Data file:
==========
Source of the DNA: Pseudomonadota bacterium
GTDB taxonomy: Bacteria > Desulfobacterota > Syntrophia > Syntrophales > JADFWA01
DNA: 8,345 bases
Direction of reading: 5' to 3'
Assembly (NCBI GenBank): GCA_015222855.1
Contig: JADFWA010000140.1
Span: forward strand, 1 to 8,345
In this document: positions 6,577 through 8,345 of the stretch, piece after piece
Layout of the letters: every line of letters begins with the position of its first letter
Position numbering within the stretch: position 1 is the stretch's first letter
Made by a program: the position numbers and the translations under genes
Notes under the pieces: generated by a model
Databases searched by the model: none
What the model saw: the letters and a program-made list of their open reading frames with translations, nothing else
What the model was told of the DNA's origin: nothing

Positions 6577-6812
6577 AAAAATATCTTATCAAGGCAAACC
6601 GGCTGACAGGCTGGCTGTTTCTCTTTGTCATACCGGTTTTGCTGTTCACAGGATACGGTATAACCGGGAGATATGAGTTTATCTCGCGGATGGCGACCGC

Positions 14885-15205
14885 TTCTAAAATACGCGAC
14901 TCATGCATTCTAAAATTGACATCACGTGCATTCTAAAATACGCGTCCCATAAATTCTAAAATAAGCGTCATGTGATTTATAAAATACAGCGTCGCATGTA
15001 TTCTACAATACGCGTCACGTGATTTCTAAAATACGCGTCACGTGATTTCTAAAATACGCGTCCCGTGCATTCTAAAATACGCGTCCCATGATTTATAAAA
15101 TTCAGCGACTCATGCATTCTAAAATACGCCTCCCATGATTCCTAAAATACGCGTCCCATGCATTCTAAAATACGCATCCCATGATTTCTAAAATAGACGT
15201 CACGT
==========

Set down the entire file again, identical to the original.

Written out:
Source of the DNA: Pseudomonadota bacterium
GTDB taxonomy: Bacteria > Desulfobacterota > Syntrophia > Syntrophales > JADFWA01
DNA: 8,345 bases
Direction of reading: 5' to 3'
Assembly (NCBI GenBank): GCA_015222855.1
Contig: JADFWA010000140.1
Span: forward strand, 1 to 8,345
In this document: positions 6,577 through 8,345 of the stretch, piece after piece
Layout of the letters: every line of letters begins with the position of its first letter
Position numbering within the stretch: position 1 is the stretch's first letter
Made by a program: the position numbers and the translations under genes
Notes under the pieces: generated by a model
Databases searched by the model: none
What the model saw: the letters and a program-made list of their open reading frames with translations, nothing else
What the model was told of the DNA's origin: nothing

Positions 6577-6812
6577 AAAAATATCTTATCAAGGCAAACC
6601 GGCTGACAGGCTGGCTGTTTCTCTTTGTCATACCGGTTTTGCTGTTCACAGGATACGGTATAACCGGGAGATATGAGTTTATCTCGCGGATGGCGACCGC

Positions 14885-15205
14885 TTCTAAAATACGCGAC
14901 TCATGCATTCTAAAATTGACATCACGTGCATTCTAAAATACGCGTCCCATAAATTCTAAAATAAGCGTCATGTGATTTATAAAATACAGCGTCGCATGTA
15001 TTCTACAATACGCGTCACGTGATTTCTAAAATACGCGTCACGTGATTTCTAAAATACGCGTCCCGTGCATTCTAAAATACGCGTCCCATGATTTATAAAA
15101 TTCAGCGACTCATGCATTCTAAAATACGCCTCCCATGATTCCTAAAATACGCGTCCCATGCATTCTAAAATACGCATCCCATGATTTCTAAAATAGACGT
15201 CACGT